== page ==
Last week, we learned not to cut down the fruit trees of our enemies in times of war because, as the Torah says, the trees are "not our enemy."
In this week's parshah, Ki Tetze, the Torah continues its compassionate attitude toward nature's creatures: Do not pull a baby bird out of its nest when its mother is around. If you have to do it (because you need to eat) do it when the mother is away from the nest.
It also reminds us to help -- not ignore -- an animal that has fallen down in the road. The Torah says to always be considerate and think about how your actions will affect the people and creatures around you.
Liat Chesed, 71Â¼2, of Los Angeles, writes:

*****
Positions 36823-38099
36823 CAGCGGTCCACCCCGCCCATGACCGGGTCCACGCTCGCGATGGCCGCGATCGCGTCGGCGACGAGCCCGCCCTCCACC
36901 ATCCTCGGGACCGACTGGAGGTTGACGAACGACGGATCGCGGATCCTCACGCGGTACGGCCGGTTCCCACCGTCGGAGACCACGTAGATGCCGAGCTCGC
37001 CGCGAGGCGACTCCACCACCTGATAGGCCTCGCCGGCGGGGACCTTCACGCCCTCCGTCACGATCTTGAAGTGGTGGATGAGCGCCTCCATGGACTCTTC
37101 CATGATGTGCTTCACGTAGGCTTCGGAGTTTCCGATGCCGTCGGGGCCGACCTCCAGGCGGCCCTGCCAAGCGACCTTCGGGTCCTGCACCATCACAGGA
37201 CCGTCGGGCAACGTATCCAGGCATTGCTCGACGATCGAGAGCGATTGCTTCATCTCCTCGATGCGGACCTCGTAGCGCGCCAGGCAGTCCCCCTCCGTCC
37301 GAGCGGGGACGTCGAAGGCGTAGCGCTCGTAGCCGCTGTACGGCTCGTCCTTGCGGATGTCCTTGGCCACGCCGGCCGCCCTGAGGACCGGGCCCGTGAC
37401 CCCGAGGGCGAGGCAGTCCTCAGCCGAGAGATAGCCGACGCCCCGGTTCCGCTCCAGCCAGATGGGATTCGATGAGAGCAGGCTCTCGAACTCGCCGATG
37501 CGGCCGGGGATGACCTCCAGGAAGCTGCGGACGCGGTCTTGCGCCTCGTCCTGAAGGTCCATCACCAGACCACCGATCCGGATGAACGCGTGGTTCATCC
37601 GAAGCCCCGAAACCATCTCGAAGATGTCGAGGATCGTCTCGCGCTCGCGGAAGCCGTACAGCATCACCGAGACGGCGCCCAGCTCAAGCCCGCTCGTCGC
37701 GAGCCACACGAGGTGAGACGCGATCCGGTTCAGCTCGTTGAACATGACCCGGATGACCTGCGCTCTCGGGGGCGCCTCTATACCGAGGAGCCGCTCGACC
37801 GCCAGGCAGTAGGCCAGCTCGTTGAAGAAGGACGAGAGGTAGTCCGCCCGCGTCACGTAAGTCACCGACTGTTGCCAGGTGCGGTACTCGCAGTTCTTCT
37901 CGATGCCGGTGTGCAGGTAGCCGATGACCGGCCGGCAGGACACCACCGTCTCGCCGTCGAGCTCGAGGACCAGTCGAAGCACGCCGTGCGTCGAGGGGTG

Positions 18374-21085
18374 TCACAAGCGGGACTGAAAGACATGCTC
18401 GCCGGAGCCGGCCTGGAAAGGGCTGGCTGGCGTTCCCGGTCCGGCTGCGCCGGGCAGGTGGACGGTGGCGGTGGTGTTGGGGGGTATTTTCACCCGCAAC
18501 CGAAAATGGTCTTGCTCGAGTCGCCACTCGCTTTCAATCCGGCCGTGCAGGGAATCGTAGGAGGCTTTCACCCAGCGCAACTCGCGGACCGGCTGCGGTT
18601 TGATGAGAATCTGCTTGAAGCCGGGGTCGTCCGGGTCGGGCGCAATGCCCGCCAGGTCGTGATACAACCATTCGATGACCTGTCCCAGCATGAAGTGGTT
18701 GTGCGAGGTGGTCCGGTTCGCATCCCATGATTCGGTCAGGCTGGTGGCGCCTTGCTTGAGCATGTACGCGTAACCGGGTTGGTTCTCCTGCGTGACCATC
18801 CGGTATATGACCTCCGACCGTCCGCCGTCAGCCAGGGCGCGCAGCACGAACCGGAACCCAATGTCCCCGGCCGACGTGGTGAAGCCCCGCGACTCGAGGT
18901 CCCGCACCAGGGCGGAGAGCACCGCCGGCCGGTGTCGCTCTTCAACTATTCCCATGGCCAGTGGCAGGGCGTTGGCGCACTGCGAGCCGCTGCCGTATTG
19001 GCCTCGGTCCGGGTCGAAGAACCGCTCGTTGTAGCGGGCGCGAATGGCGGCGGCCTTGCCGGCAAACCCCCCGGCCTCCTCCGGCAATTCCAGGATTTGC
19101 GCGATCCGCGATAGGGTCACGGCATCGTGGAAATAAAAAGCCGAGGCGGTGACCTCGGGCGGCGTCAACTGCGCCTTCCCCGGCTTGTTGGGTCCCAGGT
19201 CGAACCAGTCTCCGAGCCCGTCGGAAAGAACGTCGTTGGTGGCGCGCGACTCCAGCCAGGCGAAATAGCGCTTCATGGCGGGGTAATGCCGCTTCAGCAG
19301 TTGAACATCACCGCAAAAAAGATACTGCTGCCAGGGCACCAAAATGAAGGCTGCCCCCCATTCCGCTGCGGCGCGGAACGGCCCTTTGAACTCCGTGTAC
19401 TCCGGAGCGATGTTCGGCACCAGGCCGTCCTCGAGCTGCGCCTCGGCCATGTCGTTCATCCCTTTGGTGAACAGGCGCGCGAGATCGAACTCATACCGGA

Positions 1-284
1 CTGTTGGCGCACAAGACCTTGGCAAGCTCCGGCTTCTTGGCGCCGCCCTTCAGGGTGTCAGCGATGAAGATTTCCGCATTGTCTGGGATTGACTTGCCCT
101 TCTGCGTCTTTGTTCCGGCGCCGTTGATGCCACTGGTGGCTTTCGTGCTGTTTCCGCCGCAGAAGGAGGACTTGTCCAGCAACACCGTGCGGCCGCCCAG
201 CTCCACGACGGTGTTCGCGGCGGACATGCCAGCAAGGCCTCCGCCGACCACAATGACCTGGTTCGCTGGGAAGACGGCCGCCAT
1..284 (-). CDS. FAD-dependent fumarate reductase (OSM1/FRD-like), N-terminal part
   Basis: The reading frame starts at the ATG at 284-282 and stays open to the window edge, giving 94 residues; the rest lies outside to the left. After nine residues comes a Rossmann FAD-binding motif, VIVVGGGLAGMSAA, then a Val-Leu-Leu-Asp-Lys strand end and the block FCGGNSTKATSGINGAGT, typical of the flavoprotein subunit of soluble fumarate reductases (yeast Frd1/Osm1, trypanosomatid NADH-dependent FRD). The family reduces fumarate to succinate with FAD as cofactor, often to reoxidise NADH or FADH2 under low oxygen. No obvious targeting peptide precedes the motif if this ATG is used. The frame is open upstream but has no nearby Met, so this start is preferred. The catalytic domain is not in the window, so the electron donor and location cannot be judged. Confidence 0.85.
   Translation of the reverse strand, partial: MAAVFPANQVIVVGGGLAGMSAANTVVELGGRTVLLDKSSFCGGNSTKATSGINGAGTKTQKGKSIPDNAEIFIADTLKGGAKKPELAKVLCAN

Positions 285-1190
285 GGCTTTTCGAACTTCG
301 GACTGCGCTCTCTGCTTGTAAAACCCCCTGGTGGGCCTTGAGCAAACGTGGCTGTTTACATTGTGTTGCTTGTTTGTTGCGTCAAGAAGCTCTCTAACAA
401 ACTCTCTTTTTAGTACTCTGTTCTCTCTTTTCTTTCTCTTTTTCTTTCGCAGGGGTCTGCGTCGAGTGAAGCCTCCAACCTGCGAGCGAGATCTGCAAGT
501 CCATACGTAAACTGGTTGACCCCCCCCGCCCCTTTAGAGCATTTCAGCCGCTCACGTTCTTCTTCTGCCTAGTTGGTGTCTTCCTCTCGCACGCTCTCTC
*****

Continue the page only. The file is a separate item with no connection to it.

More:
I like to grow trees.
They're beautiful and so green.
I plant and I plant.
I feel like a tree.
A Yiddle Riddle
Rabbi Levy was getting ready for synagogue in the month of Elul. All of a sudden, he heard a car honking its horn. He looked outside and there was a limousine with a driver parked outside his house. He realized that his students had misunderstood his request.
What had the rabbi asked for and what did his students bring him instead? (Hint: Two similar words -- one in Hebrew and one in English.)
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